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Troubled Youth

Youth definitely has its advantages -- firm skin, high metabolism, and aptitude for figuring out how to work the latest technological gadgetry. When it comes to finances, though, younger adults report feeling a heavier burden than older people.

Take a recent Scottrade retirement survey. It found that more than half of the adults in the enviable still-under-age-35 demographic said they were extremely or very concerned about managing day-to-day expenses, planning for a major emergency, and having too much debt.

These younger adults also know they'll need lots and lots of money for retirement. Many reported that they wanted to have $2 million or more accumulated for that goal, but they're off to a slow start.

Why do these younger adults worry so much? It may be that they're facing a lot of financial demands at one time.

Some start their adult lives with a financial burden, carrying student loan or credit card debt left over from college (not to mention the possibility of debt caused from earning a graduate degree). At the same time, they're trying to establish themselves or start a family, which involves purchasing a house, having children, starting an emergency fund, building retirement savings, putting away a little for their kids' college tuition, while still hoping to have enough money left over to enjoy their fleeting youth.

They're doing all this while also trying to get their careers up and running, so their income may not yet be what they want. They also probably don't expect to rely on the full safety net their parents may have in the form of pensions, generous work benefits, or Social Security.

No wonder they're worried! If this scenario sounds familiar, don't lose sight of the advantages of youth. You've got lots of time to achieve your goals. Start by arranging your priorities:

  • Put debt reduction at the top of your list, especially if you have credit card debt or other high-interest consumer debt. That debt can hang around until you're old and decrepit if you don't attack it with some vigor. Every extra dollar you pay to your credit card is money that could be going toward one of your many other goals. Once you wipe it out, everything else will get easier. You can get lots of help in our Get Out of Debt corner.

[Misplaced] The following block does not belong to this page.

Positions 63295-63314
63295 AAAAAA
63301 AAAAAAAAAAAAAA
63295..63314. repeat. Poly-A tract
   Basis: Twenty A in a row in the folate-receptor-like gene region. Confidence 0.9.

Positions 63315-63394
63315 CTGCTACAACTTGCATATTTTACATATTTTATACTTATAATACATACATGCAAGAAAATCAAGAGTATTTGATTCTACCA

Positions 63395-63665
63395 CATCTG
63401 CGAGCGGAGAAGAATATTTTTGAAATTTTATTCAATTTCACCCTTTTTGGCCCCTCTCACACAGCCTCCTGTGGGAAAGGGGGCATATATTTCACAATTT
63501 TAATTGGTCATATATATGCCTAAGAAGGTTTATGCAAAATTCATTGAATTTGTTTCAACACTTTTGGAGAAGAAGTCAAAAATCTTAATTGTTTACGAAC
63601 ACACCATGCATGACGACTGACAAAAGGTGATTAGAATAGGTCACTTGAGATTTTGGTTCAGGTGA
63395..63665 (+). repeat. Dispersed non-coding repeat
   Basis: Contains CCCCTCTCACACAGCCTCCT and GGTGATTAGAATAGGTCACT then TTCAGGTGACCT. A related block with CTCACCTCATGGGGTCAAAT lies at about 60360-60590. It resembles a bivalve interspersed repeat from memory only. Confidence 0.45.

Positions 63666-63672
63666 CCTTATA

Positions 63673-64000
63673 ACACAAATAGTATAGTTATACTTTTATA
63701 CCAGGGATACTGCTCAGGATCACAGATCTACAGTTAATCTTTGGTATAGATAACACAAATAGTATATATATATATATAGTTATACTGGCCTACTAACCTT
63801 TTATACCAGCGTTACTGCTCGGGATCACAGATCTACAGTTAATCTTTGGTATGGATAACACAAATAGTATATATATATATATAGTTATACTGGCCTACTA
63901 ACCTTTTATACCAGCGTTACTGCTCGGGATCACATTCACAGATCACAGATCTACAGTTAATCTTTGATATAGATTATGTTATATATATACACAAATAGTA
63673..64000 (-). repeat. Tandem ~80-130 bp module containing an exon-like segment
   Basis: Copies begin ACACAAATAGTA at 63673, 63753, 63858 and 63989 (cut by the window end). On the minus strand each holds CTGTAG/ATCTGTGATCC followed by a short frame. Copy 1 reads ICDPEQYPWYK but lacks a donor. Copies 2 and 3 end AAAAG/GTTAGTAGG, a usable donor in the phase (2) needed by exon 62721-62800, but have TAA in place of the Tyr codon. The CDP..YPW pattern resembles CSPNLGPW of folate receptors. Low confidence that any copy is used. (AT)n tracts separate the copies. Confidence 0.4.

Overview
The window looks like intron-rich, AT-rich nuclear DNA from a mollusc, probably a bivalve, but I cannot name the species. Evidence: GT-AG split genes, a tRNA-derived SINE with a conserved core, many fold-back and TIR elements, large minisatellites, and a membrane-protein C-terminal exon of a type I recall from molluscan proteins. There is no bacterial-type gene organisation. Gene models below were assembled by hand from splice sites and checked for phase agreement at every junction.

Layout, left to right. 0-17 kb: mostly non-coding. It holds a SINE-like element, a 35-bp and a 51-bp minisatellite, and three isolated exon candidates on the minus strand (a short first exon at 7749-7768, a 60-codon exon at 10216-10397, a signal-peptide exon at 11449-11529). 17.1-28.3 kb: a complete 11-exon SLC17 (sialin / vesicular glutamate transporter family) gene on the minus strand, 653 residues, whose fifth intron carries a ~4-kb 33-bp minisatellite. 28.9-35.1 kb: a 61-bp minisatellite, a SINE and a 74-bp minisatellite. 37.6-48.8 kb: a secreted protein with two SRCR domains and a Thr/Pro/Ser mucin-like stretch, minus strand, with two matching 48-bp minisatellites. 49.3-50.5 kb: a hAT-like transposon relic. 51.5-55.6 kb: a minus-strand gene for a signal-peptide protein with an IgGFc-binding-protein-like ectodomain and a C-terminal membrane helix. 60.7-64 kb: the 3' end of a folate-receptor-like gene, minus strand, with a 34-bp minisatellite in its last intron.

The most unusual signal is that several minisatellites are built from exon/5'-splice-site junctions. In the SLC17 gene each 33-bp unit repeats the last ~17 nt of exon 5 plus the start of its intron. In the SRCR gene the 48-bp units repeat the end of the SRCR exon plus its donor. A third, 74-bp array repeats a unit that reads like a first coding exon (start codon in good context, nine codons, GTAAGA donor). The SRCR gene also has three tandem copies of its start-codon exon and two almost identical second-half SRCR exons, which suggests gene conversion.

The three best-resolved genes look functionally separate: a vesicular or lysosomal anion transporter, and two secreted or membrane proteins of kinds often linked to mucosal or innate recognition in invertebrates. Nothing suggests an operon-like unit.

• Even if you have a lot of high interest debt to wipe out, start building up an emergency fund. If you can commit just a few extra dollars a month, a safe stash of cash will allow you to absorb many of life's unexpected bumps and twists. It will also help you achieve your debt reduction goals by preventing you from turning back to the credit cards in an emergency. Find out more about how much and where to save that money here.
  • Start saving for retirement. Here's another place where even a little progress can go a long way toward meeting your goals. Now's the time to start planning what you'll need in retirement, even if your goal remains pretty hazy for a while. You might not be able to save as much as you need to right away, but if $2 million is your goal, the dollars you put away at a younger age will have a lot more time to grow and get you there. At the very least, put enough money into your workplace 401(k) to get the maximum match from your employer. This is something you can probably do while also taking a bite out of your credit card and other debt.

Once you have your high interest debt taken care of and your emergency and retirement savings underway, it's time to look at your other goals. Want to buy a house? Want to kill off those student loans? Get rid of your car loan? Start working in those desires after you've tackled your high-interest debt, started your emergency fund, and gotten your retirement savings off and running.

Related Foolishness:

Fool contributor Mary Dalrymple welcomes your feedback.


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